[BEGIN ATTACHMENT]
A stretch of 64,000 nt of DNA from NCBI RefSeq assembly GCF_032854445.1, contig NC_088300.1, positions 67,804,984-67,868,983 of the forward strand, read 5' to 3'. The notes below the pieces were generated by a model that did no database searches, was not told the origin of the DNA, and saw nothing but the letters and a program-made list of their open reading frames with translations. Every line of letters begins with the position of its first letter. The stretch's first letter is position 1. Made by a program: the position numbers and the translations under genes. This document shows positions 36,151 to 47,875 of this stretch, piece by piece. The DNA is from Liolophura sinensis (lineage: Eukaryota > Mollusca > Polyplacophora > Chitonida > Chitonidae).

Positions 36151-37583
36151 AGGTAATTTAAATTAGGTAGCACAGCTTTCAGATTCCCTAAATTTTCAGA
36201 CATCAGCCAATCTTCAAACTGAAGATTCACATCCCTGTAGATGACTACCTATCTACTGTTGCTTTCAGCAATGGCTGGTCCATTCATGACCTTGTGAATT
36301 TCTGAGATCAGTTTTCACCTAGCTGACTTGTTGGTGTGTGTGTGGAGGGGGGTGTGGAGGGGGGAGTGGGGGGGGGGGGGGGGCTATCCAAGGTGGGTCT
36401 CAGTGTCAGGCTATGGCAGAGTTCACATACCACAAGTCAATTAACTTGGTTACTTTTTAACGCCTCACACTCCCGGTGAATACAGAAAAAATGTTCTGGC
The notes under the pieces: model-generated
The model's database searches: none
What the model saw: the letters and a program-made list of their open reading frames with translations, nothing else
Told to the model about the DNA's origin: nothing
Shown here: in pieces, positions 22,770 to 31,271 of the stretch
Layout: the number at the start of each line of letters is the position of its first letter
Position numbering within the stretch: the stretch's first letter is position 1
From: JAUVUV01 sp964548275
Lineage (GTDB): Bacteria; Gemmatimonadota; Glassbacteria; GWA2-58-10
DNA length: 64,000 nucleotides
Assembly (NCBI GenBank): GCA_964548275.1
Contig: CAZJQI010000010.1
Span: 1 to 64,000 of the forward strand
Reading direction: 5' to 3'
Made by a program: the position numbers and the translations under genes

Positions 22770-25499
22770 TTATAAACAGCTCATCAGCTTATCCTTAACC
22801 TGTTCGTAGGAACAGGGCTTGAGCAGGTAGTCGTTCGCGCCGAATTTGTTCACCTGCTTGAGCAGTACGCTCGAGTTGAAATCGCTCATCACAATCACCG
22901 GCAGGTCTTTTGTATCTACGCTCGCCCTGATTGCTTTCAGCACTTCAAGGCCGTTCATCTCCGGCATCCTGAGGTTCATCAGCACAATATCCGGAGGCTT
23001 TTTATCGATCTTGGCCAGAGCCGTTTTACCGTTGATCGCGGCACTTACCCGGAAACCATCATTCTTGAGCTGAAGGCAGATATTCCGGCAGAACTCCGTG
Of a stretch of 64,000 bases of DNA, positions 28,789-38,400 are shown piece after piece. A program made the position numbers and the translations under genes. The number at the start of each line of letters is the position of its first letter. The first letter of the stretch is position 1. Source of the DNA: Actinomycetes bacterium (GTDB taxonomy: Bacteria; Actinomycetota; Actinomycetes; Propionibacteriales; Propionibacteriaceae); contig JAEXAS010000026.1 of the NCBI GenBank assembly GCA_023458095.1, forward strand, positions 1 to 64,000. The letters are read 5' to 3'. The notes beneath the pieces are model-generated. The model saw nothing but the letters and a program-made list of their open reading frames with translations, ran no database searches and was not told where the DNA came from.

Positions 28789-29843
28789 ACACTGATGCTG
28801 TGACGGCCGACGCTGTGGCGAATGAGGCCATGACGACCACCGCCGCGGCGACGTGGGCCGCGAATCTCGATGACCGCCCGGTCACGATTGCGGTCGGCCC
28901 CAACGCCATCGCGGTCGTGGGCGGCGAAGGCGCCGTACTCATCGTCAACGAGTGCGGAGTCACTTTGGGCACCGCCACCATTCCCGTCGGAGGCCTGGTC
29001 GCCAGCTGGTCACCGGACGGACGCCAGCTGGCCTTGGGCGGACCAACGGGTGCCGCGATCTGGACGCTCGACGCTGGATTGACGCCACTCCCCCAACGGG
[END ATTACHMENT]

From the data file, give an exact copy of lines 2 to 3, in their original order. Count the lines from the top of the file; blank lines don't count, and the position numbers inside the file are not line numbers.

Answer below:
Positions 36151-37583
36151 AGGTAATTTAAATTAGGTAGCACAGCTTTCAGATTCCCTAAATTTTCAGA